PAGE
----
"The Trinity was carried in a general council by one vote against a quaternity; the Virgin Mary lost an equality with the Father, Son, and Spirit only by a single suffrage."

-- John Adams to Benjamin Rush, June 12, 1812.


"An incarnate God!!! An eternal, self-existent, omnipresent omniscient Author of this stupendous Universe, suffering on a Cross!!! My Soul starts with horror, at the Idea, and it has stupified the Christian World. It has been the Source of almost all of the Corruptions of Christianity."

-- John Adams to John Quincy Adams, March 28, 1816.

There John Adams -- a unitarian his entire adult life -- bitterly mocks the Trinity and the Incarnation. This is the "proven faith" of John Adams. How does Barton deal with this for his readers? He doesn't. He's deceptive.

1 comment:

Edicto San Didymus said...

Thank you,

I appreciate the additional sources on John Adams that Barton may have overlooked or had not comprehended the implications. When people prove a point, such as in this case that John Adams held Christian views; Barton proceeds to publish what he sees or knows to be Christian views of one form or another. He is also aware of the anti-sectarian and trans-denominational movement of the colonial American era and may very well view anything that appears to be anti-orthodoxy Trinitarian as being simply a anti-secularization view of what his article denotes of Rev. Wise accounting of church history as Epoc II: Secularization / Corruption of the Church where the governments took control of the churches.

In these present times, the modern Secularization movement in America seeks to keep religion entirely out of government functions, which is not what the founder's original intent was. Modern day Secularists miscontrue the Founder's anti-sectarian and trans-denominational sentiments that were anti-secularization in purpose to keep the government from secularizing the church known in European-speak as "establishment of religion". So the modern day Secularists take that movement's intents to desecularize the church as license to secularize the state by way of not only removing any and all church influence from the state; but to even making the civil moral code relative and subject to democratic rage. By implication, secularization of the state means passing judgement on what is and what is not religion: not just an establishment of a religious institution falsely constured today as an "endorsement of religion" criteria. So by implication, and by proxy of a "secularized government", the state returns once again in dictating what churches can or cannot do by virtue of a doctrine of secularization in the public square, and by extension tax code, education accredation and licensing code, environmental code, and even civil rights code.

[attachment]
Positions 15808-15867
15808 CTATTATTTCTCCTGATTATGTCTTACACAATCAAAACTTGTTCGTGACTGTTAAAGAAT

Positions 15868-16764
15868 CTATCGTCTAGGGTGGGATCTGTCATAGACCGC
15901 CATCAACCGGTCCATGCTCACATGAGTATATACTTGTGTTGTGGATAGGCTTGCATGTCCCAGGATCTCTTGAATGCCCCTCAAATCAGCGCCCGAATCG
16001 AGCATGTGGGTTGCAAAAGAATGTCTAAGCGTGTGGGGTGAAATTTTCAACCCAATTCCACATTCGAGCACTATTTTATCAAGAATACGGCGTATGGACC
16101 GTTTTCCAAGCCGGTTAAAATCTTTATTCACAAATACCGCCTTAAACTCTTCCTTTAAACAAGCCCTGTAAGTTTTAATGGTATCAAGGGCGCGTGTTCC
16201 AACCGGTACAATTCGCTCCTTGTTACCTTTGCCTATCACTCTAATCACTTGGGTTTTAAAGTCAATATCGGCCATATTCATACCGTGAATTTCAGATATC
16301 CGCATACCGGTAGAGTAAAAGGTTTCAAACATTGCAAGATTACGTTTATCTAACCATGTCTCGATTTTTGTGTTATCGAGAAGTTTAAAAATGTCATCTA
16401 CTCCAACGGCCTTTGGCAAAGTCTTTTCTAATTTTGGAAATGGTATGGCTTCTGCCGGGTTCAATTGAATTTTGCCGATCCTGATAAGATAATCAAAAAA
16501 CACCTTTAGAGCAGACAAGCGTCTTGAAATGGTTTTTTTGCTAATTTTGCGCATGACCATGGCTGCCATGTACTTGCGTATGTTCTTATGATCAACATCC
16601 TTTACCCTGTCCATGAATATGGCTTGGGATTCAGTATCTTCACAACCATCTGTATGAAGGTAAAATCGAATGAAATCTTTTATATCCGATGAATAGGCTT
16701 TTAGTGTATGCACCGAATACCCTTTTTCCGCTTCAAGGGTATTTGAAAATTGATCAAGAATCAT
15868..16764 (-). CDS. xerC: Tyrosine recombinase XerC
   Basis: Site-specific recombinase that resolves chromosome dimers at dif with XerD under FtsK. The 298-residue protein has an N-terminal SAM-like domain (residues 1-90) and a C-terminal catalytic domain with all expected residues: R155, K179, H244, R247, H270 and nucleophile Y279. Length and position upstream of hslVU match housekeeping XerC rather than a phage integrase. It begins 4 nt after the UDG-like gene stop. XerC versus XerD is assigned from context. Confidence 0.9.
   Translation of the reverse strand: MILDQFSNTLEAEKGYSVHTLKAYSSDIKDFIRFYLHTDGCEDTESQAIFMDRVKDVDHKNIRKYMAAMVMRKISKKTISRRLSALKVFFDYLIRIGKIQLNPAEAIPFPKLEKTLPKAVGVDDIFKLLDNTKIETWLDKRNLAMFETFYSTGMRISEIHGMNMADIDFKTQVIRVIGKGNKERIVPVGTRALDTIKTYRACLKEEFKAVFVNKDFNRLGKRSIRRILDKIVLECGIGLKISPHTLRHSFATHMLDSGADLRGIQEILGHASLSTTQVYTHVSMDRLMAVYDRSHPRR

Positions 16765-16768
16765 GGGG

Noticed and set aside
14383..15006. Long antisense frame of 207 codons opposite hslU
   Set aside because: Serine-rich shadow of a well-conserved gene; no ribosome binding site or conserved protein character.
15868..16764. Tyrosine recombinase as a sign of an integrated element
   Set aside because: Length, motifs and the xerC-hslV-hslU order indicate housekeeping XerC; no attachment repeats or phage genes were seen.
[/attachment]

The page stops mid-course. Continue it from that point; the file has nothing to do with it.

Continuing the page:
Freedom of religion in the founding era was that of the trans-denominational, anti-sectarian public square where the civil moral code continued to be based on the Bible. The US Constitution by no means was meant or designed to supercede tenets of the Common Law it was based on and subject the civil moral code to it. Rather, it is the Constitution that is subject to the civil moral code under that old time philosophy of "natural rights" given by "Nature's God". There, freedom of religion was that of freedom of mode of worship, liturgical rites and ordered oblation prayers, of church denomination establishment. The Bible; however, is not a church establishment of relgion. The Bible is not an ordered dogma of some liturgical rites or prayers. The Bible is not a religious creed. It is certainly a religious book among other things but frankkly, the Bible itself is not a church therefore it is not an establishment of religion in a constitutional, historical sense. This is where the "Lemon Test" of the court system gets it wrong. The courts have successfully misconstrued the Bible, which is the basis of the American law and civil moral code, as a church establishment and therefore has barred it from the public square not only in federal jurisdiction; but state jurisdiction as well. The courts seem to gloss over the tradition and history of American jurisprudence here where the states ran their own state church institutions up until the 1840s, that state buildings were used for worship services, that the Government Printing Office printed Bibles for freshman Congressman, prayer is made in open session in Congress, and missionaries and civil servants continued to be funded by the government for religious services. This is the kind of thing Barton is combating in the public square where modern Secularists seek to oust relgion completely from the public square, putting religious prejudices aside.